In summary, studies in Australia, New Zealand, and Korea found that prostate cancer incidence, mortality, and/or prevalence were higher in Vietnam veterans than in the general population [110, 111, 112, 113, 114, 115, 116, 118, 119, 120], but comparisons between Vietnam and non-Vietnam veterans in Australia [107, 109] and the U.S. [101, 117, 121, 122, 124, 125, 126, 127, 128] found no such excess. Thus, the collective findings suggest that military service specifically in Vietnam does not confer an increased risk of prostate cancer beyond that associated with military service in general. These studies are limited by a lack of detailed exposure assessment, poor control for confounding by medical surveillance and other factors, possible selection bias, and a low probability of direct or indirect exposure to Agent Orange. Therefore, these studies—most of which found no significant association between Vietnam military service and prostate cancer—do not provide informative results regarding the potential causal effect of Agent Orange/TCDD on prostate cancer.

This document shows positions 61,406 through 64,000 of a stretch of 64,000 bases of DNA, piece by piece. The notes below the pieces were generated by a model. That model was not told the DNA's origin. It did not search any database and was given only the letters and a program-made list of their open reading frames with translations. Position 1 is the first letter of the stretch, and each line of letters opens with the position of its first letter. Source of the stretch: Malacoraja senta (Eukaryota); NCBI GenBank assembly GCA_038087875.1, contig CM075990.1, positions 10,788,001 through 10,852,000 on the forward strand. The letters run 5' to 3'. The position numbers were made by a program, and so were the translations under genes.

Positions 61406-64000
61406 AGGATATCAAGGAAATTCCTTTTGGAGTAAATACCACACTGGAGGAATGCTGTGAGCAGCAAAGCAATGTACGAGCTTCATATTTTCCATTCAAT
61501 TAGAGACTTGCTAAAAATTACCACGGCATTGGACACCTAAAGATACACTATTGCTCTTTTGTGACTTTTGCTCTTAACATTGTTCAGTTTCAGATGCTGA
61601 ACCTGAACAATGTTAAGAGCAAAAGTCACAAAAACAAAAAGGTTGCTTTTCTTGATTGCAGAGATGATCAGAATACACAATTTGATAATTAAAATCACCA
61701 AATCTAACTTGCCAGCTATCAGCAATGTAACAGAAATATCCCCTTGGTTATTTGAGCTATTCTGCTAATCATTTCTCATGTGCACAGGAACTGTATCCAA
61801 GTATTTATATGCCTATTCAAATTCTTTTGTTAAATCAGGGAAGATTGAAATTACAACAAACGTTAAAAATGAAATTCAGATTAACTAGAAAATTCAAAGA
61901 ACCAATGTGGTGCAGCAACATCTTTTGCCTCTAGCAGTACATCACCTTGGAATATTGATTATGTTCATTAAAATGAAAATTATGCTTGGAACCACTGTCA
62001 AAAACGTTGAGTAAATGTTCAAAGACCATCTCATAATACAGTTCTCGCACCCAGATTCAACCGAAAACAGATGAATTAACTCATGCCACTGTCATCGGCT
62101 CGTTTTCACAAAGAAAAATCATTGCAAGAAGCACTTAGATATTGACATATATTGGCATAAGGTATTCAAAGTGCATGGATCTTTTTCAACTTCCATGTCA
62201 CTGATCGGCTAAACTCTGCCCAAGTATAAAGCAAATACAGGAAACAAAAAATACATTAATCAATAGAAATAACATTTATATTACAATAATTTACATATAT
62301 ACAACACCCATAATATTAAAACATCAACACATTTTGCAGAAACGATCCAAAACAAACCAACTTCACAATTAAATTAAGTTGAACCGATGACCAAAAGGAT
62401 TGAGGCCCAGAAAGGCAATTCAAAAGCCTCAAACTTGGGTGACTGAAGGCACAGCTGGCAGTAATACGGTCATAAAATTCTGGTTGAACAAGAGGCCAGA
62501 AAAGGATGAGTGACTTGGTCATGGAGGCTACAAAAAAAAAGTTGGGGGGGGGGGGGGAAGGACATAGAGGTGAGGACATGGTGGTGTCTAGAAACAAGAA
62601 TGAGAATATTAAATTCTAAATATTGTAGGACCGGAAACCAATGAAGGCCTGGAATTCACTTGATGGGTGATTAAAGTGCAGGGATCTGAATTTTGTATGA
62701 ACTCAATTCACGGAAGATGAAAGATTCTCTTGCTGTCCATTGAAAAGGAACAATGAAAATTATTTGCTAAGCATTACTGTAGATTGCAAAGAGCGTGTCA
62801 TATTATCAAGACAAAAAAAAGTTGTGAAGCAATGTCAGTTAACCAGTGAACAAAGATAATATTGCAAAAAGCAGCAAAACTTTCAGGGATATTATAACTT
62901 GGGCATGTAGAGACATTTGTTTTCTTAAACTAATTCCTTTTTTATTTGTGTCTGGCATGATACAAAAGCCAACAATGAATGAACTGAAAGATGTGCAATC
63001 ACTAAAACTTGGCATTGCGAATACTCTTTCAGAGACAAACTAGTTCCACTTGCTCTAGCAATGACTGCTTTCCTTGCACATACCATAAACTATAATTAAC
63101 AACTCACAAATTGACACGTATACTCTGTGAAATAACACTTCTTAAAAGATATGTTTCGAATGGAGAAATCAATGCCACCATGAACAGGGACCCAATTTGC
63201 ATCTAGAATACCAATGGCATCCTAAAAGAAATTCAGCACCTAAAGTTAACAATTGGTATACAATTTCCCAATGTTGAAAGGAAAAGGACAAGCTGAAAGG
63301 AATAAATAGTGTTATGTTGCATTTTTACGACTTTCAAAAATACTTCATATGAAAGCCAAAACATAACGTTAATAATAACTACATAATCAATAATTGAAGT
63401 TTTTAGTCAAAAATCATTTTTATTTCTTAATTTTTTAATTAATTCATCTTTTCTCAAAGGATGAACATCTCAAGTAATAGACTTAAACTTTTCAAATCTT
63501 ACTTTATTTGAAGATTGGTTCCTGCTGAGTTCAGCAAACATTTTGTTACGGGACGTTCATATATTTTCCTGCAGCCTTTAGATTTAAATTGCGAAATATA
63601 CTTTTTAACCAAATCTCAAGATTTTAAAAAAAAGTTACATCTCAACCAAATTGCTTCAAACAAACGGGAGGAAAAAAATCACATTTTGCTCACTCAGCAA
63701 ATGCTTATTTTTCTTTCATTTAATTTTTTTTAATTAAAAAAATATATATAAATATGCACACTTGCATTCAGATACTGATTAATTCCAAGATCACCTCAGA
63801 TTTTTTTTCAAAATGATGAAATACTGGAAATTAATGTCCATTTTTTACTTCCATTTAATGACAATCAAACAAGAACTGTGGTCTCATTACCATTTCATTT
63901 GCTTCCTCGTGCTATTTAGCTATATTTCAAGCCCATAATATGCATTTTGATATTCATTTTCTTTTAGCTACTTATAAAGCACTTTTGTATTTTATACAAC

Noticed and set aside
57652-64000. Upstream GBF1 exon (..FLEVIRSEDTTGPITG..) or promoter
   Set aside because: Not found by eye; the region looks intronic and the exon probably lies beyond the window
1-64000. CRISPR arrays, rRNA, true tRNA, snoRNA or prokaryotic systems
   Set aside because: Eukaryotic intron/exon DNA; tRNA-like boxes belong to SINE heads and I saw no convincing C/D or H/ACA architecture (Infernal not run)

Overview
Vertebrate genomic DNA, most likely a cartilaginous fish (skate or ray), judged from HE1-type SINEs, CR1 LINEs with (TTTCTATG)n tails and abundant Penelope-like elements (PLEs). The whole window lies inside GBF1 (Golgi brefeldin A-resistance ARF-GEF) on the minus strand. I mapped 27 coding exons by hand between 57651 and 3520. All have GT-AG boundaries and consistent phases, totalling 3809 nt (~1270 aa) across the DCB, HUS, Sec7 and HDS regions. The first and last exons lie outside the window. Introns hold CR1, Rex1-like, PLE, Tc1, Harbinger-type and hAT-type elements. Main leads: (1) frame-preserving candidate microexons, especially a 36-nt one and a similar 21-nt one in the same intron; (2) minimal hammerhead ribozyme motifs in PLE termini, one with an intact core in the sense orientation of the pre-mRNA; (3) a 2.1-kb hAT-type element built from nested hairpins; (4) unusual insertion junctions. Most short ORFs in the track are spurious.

Studies of manufacturers and sprayers of herbicides potentially contaminated with TCDD

The most informative industry-based studies of occupational exposure to TCDD concern two groups of workers: chemical workers involved in the production of potentially contaminated herbicides (2,4,5-T, trichlorophenol, and pentachlorophenol), and sprayers of the same herbicides (mainly 2,4,5-T). The review of the results on prostate cancer risk among herbicide manufacturers and sprayers is complicated by the fact that several partially overlapping study groups have been included in various reports. Several studies conducted in Europe and Oceania (most of which had been reported separately) were combined in a pooled analysis coordinated by IARC [129]; similarly, several US-based studies (also reported separately) were combined in a pooled analysis coordinated by the National Institute for Occupational Safety and Health (NIOSH) [135]. The results of the two pooled analyses were then reported in a combined publication, which comprised four additional German cohorts that also had been reported separately [17]. An update of the NIOSH pooled study was subsequently reported [136], as well as updated analyses of some of the individual plants. Similarly, updated analyses were reported for several of the studies included in the IARC pooled study and one of the German cohorts.